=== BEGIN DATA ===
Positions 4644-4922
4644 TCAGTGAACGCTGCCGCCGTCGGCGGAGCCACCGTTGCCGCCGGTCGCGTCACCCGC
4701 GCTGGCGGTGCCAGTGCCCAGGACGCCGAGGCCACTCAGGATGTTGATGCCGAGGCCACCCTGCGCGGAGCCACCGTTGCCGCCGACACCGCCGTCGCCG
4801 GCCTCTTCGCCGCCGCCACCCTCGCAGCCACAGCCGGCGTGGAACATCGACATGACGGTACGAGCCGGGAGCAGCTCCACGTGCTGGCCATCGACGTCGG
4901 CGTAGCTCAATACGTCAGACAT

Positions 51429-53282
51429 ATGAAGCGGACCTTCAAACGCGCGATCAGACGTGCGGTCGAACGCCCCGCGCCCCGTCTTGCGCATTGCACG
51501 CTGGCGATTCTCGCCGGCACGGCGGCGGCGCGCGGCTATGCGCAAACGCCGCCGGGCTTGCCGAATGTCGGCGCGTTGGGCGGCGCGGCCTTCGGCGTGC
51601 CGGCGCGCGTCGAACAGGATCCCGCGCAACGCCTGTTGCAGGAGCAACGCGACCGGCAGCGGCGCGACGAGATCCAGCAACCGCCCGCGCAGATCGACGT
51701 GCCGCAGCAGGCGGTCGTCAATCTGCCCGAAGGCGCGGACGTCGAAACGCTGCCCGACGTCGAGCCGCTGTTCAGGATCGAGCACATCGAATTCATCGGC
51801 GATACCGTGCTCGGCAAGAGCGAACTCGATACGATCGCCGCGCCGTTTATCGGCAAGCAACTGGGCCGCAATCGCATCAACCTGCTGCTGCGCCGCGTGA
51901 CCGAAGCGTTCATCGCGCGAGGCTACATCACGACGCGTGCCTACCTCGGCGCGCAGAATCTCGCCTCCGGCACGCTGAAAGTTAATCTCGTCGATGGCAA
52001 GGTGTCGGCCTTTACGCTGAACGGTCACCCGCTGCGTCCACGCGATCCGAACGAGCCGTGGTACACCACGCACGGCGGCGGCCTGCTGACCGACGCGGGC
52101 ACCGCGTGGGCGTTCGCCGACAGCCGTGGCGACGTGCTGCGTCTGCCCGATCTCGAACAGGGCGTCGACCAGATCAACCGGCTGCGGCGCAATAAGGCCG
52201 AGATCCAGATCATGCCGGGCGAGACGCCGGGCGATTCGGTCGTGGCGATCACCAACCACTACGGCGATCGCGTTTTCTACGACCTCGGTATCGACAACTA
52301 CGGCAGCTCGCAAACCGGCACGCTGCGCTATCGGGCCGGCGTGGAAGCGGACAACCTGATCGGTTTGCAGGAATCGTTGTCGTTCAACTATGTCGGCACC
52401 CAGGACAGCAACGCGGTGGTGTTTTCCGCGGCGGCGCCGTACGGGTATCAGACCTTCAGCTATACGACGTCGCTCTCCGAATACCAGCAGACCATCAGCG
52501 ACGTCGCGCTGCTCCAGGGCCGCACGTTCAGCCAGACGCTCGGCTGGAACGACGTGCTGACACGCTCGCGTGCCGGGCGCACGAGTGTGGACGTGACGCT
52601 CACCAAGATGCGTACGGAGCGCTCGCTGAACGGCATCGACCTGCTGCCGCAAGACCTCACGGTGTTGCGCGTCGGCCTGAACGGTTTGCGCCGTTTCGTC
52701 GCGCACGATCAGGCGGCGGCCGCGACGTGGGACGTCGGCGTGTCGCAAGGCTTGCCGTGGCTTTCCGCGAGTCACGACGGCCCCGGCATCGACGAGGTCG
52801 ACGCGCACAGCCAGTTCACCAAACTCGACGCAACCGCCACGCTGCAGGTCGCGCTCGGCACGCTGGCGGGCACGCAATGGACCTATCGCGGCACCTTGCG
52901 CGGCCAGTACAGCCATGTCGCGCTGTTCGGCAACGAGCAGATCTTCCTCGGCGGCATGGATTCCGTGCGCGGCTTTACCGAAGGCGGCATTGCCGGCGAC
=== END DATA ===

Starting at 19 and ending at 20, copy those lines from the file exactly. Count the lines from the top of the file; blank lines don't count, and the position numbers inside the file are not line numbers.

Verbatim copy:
52601 CACCAAGATGCGTACGGAGCGCTCGCTGAACGGCATCGACCTGCTGCCGCAAGACCTCACGGTGTTGCGCGTCGGCCTGAACGGTTTGCGCCGTTTCGTC
52701 GCGCACGATCAGGCGGCGGCCGCGACGTGGGACGTCGGCGTGTCGCAAGGCTTGCCGTGGCTTTCCGCGAGTCACGACGGCCCCGGCATCGACGAGGTCG